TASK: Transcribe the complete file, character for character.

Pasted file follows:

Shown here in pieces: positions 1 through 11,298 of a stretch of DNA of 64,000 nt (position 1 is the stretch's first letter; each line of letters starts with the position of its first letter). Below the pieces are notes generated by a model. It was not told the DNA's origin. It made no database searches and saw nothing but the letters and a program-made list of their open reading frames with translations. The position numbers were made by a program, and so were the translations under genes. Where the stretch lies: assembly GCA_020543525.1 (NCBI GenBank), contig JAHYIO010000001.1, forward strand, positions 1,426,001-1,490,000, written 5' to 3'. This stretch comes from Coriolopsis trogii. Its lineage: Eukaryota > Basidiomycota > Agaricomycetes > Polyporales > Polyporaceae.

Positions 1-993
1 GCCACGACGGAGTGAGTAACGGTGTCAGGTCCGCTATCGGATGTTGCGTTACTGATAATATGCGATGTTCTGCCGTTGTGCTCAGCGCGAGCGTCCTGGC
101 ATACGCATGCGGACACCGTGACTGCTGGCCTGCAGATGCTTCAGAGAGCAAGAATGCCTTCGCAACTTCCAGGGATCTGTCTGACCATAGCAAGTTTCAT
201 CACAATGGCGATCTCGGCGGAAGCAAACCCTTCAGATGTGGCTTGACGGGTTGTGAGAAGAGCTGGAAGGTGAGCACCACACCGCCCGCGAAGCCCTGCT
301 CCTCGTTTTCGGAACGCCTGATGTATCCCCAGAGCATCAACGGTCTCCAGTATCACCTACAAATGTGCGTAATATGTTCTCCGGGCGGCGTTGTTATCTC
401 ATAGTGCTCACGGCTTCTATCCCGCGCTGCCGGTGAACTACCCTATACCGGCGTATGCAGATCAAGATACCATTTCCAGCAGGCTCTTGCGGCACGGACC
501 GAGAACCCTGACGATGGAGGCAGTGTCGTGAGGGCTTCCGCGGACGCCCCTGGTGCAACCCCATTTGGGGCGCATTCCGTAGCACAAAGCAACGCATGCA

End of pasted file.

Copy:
Shown here in pieces: positions 1 through 11,298 of a stretch of DNA of 64,000 nt (position 1 is the stretch's first letter; each line of letters starts with the position of its first letter). Below the pieces are notes generated by a model. It was not told the DNA's origin. It made no database searches and saw nothing but the letters and a program-made list of their open reading frames with translations. The position numbers were made by a program, and so were the translations under genes. Where the stretch lies: assembly GCA_020543525.1 (NCBI GenBank), contig JAHYIO010000001.1, forward strand, positions 1,426,001-1,490,000, written 5' to 3'. This stretch comes from Coriolopsis trogii. Its lineage: Eukaryota > Basidiomycota > Agaricomycetes > Polyporales > Polyporaceae.

Positions 1-993
1 GCCACGACGGAGTGAGTAACGGTGTCAGGTCCGCTATCGGATGTTGCGTTACTGATAATATGCGATGTTCTGCCGTTGTGCTCAGCGCGAGCGTCCTGGC
101 ATACGCATGCGGACACCGTGACTGCTGGCCTGCAGATGCTTCAGAGAGCAAGAATGCCTTCGCAACTTCCAGGGATCTGTCTGACCATAGCAAGTTTCAT
201 CACAATGGCGATCTCGGCGGAAGCAAACCCTTCAGATGTGGCTTGACGGGTTGTGAGAAGAGCTGGAAGGTGAGCACCACACCGCCCGCGAAGCCCTGCT
301 CCTCGTTTTCGGAACGCCTGATGTATCCCCAGAGCATCAACGGTCTCCAGTATCACCTACAAATGTGCGTAATATGTTCTCCGGGCGGCGTTGTTATCTC
401 ATAGTGCTCACGGCTTCTATCCCGCGCTGCCGGTGAACTACCCTATACCGGCGTATGCAGATCAAGATACCATTTCCAGCAGGCTCTTGCGGCACGGACC
501 GAGAACCCTGACGATGGAGGCAGTGTCGTGAGGGCTTCCGCGGACGCCCCTGGTGCAACCCCATTTGGGGCGCATTCCGTAGCACAAAGCAACGCATGCA